The soaring stock market helped drive IRA and 401(k) account balances to record levels in 2017, according to Fidelity Investments.

IRA balances rose to $104,300, a 13% increase over the fourth quarter of 2016, and the average 401(k) balance also jumped 13% year-over-year to $106,000.

Individuals who saved long-term—at least 10 years – saw their average account balance increase to $286,700, up from $233,900 in 2016. For those who have saved in their 401(k) plan for 15 straight years, their average balance rose to $387,100, up from $318,500 in the fourth quarter of 2016.

“2017 was a good year for retirement savers — not only because of the stock market’s performance, but because many investors took positive steps towards managing their retirement savings, such as increasing their contribution rate,” says Kevin Barry, president of workplace investing at Fidelity Investments. “However, it’s important for individuals to remember that saving for retirement is a marathon, not a sprint, and that applying a long-term approach to retirement savings strategy helps to put investors in a better position to reach their savings goals.”

Fidelity found that nearly one-third of 401(k) savers increased their savings rate in 2017, which rose to 8.6% in the fourth quarter. The average IRA rate increased to $1,730 at the end of 2017, up from $1,590 a year ago.

A number of 401(k) savers — 150,000 — saw their balances reach $1 million in 2017, up from 93,000 in 2016. The number of investors with $1 million in their IRA rose to 152,000 from 109,000 in 2016, Fidelity says.

Fidelity warns retirement savers to reevaluate their investments this year to make sure they are not too heavily weighted in stocks because the stock market has performed so well for the past couple of years.

“While a rising stock market is one reason the average retirement account balance has reached record levels, it may also have resulted in some savers having more stock in their account than they are comfortable with, based on how close they are to retirement and their comfort with risk,” says Fidelity Investments.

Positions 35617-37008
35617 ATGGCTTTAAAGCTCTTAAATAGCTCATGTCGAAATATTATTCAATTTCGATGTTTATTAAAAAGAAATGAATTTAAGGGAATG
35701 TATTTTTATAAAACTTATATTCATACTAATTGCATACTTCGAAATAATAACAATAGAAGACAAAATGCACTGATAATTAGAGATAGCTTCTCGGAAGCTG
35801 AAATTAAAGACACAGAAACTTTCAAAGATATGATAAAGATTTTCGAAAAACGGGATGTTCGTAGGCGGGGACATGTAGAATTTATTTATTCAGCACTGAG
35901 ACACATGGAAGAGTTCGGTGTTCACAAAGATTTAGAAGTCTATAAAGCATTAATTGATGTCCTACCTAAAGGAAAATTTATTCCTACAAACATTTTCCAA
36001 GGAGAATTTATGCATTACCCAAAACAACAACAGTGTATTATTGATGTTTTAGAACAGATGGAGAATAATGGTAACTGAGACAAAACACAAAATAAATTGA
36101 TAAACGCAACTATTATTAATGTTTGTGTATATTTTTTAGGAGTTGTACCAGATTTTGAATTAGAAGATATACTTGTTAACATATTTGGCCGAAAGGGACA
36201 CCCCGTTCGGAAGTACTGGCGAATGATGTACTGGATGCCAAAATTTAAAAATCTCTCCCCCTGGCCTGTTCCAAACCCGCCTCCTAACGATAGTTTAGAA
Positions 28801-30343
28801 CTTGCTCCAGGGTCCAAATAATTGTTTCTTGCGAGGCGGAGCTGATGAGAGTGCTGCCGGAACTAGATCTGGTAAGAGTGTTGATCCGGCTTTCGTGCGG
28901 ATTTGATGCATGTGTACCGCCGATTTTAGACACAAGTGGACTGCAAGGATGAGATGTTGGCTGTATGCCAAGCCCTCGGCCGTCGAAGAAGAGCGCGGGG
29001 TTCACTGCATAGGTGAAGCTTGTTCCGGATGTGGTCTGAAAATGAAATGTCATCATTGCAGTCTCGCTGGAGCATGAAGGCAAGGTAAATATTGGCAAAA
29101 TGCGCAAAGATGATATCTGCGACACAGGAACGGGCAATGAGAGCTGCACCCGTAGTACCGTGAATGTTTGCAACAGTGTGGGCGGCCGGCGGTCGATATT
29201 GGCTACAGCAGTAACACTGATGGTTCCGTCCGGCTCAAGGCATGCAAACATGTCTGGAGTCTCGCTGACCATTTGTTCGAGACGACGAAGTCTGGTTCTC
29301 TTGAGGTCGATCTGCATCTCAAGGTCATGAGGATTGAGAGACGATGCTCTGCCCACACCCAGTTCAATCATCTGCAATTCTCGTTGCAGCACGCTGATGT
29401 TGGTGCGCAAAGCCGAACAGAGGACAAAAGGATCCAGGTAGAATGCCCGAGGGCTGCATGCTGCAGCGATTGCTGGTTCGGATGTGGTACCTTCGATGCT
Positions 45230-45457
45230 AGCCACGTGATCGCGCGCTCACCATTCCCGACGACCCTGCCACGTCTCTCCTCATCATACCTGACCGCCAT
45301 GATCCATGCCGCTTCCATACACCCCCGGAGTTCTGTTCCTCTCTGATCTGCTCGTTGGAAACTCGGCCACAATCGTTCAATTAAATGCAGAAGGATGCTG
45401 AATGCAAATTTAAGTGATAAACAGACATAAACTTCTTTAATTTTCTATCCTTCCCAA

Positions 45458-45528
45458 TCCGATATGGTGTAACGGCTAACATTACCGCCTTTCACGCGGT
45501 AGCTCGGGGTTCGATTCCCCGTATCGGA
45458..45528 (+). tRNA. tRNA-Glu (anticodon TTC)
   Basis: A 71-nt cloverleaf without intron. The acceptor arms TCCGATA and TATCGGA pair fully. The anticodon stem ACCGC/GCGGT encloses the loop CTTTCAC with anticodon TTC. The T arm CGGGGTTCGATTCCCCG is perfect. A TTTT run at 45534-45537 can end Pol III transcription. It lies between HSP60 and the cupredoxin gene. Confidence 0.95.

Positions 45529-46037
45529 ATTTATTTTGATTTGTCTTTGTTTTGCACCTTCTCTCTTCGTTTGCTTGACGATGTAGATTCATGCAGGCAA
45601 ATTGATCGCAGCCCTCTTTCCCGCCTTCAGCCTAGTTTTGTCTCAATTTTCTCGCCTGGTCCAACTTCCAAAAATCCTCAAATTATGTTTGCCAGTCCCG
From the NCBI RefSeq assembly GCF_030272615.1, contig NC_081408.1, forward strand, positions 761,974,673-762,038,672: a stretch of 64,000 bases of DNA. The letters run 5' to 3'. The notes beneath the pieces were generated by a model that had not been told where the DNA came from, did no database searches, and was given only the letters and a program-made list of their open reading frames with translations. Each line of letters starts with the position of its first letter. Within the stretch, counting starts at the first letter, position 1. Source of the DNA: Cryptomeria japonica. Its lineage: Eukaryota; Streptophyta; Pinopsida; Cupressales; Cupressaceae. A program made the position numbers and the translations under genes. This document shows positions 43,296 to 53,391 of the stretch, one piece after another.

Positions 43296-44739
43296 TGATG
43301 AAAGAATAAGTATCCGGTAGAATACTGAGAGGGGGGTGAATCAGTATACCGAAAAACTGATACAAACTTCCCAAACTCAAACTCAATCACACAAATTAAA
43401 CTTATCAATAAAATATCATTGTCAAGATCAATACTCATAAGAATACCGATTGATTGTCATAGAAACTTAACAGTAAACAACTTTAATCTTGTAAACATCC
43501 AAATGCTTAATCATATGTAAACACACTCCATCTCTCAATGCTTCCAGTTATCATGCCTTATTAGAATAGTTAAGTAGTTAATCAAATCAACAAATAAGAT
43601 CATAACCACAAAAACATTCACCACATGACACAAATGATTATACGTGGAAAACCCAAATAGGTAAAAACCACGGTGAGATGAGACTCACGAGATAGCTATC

The company compared the level of stock held among its 401(k) accounts to the Fidelity Equity Glide Path, which is a range of equity allocations that may be generally appropriate for many investors saving for retirement, and found that 23.3% of them had equity allocations that were more than 10% greater than the Equity Glide Path.

For baby boomers, the percentage increased to 35.6%, while only 17% of millennials had a higher percentage of equities greater than Fidelity’s Equity Glide Path.

With the increase in account balances comes a desire to tap into those funds for purposes other than retirement. Fidelity recommends that individuals think twice before taking a loan from their 401(k) plan, unless they are experiencing a real emergency.

“The amount borrowed could miss out on potential market growth and, if someone leaves a job, the loan may have to be repaid in full in as little as 30 days,” Fidelity says. The company’s research shows that many investors reduce their contribution rate when they take out a plan loan, which adds to the potential negative impact on their savings long-term.

If employees are unsure of how to invest their savings, Fidelity says they should consider putting their money into a target-date fund or a managed account.

“Nearly 8 million of Fidelity’s 401(k) savers leverage a ‘do it for me’ managed solution, and nearly 70% of millennials hold all of their 401(k) savings in a target-date fund,” Fidelity finds.

IRA savers are less likely to utilize a professionally managed investment option. Fewer than 5% of Fidelity IRA accounts took advantage of these types of accounts.

“Fidelity encourages investors to ‘stay the course’ when the stock market goes down, but the same approach applies when the market swings upward, as it did in 2017,” Barry says. “Most investors will likely see multiple periods of market volatility during their careers, so sticking to the retirement savings fundamentals can help keep them on the path to their retirement goals.”

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